Lennart Regebro via reportlab-users

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Apr 19, 2022, 8:37:18 AMApr 19
to Robin Becker, Lennart Regebro, reportlab-users
On Tue, Apr 19, 2022 at 11:45 AM Robin Becker <ro...@reportlab.com> wrote:
python lennart-example.py --splitByRow=0 --splitInRow=1 --split=55 --pdfn=ttt.pdf --useData=1

this works and splits the column spanned row 3 (row=2 in python). The cell is split OK, but it gets styles from the
splitfirst, splitlast styles. I'm not sure that's right for a split in the row when the split row is neither a first row
or last.

Well, it becomes a last and a first row... So that behaviour was simply what happened, and is the same as if it was splitByRow, so it made sense to me to just keep it. But certainly it's possible to change so that the lastrow and firstrow commands aren't applied in this case. I don't really know what the usecase is for such styles, it seemed to me that they were there to show that this was not the top or bottom of the table, but continuations, and then it makes sense in this case as well, in my opinion. But maybe the usecase is different?
 
If I use

python lennart-example.py --splitByRow=0 --splitInRow=1 --split=22 --pdfn=ttt.pdf --useData=1

then the split fails because it crosses the spanned row cell

Hmm, yes, it tries to split in the second row, fails because it's only one line high, so it can't be split, and then falls back to splitByRow, which it doesn't because of the span. So that's a specific edge case which I could try to support if you want? But it's a mix of inside and inbetween splits, so I would have to add special handling just for that. I think I would have to, instead of failing in this case, check if there is any spans, and in that case split only those, and then do a byRowSplit. It's doable, but possibly opens up another can of worms.

//Lennart
 

Robin Becker

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Apr 20, 2022, 4:14:49 AMApr 20
to Lennart Regebro, reportlab-users
Hi Lennart,

I take your point on the splitfirst/splitlast styling; I cannot actually remember the need for those styling indicators,
so perhaps they should be left as is.

I certainly wouldn't want to add splitfirstrow/splitlastrow as overrides.

On the span splitting I suppose the only way to proceed is to make the content more splittable in some way. I tried
changing the split position up and down in row 2 (python row 1), but could not get a split even with multiple rows in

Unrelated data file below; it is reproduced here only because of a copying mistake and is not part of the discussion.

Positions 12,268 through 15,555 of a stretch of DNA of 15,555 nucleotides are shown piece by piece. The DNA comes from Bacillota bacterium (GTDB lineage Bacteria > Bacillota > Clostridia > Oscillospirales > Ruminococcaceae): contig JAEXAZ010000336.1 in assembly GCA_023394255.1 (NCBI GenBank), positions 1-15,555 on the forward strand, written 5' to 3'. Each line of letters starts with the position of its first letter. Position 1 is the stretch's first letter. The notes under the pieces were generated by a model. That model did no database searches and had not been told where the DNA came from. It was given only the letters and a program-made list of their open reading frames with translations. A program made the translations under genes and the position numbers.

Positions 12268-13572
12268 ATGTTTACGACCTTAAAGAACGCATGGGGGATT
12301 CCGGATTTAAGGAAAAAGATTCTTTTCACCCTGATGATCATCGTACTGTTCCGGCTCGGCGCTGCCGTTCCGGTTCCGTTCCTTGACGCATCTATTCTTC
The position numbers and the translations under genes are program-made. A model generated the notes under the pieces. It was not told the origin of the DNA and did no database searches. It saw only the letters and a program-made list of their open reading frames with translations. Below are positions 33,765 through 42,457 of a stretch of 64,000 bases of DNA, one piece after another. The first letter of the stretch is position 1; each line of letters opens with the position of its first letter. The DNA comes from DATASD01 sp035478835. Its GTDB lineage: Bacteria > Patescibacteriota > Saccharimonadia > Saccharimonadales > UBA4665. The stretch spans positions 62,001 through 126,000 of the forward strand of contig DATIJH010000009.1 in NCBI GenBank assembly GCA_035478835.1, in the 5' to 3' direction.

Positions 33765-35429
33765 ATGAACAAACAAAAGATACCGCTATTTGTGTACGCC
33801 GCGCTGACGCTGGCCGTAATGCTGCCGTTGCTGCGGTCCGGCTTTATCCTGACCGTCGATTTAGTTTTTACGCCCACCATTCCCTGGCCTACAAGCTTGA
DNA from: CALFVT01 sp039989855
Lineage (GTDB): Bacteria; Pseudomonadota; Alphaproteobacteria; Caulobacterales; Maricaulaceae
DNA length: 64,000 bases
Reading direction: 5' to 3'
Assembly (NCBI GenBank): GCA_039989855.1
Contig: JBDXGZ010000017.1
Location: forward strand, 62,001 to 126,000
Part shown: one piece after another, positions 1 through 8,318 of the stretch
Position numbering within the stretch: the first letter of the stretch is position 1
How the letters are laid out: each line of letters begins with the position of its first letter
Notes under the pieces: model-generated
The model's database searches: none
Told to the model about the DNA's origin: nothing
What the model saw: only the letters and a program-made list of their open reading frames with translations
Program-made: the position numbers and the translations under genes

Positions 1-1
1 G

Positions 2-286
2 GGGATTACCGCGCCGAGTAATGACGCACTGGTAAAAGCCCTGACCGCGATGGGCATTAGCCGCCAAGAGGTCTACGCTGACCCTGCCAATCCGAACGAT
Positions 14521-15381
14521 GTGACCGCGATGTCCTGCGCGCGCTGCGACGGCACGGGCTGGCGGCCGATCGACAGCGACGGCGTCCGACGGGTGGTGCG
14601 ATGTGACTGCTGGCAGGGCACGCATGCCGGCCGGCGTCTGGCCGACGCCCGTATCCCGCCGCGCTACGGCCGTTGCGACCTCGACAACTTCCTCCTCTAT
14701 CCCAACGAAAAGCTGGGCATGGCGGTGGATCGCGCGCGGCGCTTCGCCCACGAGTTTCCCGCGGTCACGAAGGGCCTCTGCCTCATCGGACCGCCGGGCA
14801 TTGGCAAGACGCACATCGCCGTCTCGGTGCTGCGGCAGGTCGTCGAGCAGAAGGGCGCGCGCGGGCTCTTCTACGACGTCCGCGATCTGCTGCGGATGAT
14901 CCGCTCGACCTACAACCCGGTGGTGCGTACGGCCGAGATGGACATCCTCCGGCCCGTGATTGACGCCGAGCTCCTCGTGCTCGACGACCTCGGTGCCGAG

all the cells see eg the attached
.......
--
Robin Becker
ttt.pdf

Robin Becker

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Apr 20, 2022, 5:04:16 AMApr 20
to Lennart Regebro, reportlab-users
Hi Lennart,

I did some investigation of the problems I saw in that last example (see attached new version of the script useData==2).

It seems that the real problem is that because of the spanned cell in column 0 row 0 that in _splitRows @ 1565

n=self._getFirstPossibleSplitRowPosition(availHeight)

returns a value of 0 for the first possible split row position.

Then at line 1633 we get

n=0 usedHeights=0 cellvalues=['A\nB\nC\nD', 'BBBBB', 'C', 'D', 'E']
curRowHeight=18 minSplit=15.0 maxSplit=15.0
minSplit + maxSplit > curRowHeight=True
minSplit > (availHeight - usedHeights)=False

I assume that because of the spanned rows we are just using the first (n=0) row to work out the minSplit/maxSplit and
then the failure follows from the first test.

1) It's not obvious what n should be in the splitInRow row span case.
2) It seems the splitInRow case requires us to consider far more than the height of one row.
--
Robin Becker
lennart-example.py

Lennart Regebro via reportlab-users

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Apr 20, 2022, 7:39:02 AMApr 20
to Robin Becker, Lennart Regebro, reportlab-users
Right, the current code first tries to split in the non-spanned rows, and fails (because they are only one line high and can't be split), and then it tries to splitByRow, but then the spanned row prevents that. In this case, since we have a span we could split that spanned row, and then do a splitByRow.

I'll look into that, maybe it will be easy.

Lennart Regebro via reportlab-users

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May 13, 2022, 8:13:12 AMMay 13
to Robin Becker, Lennart Regebro, reportlab-users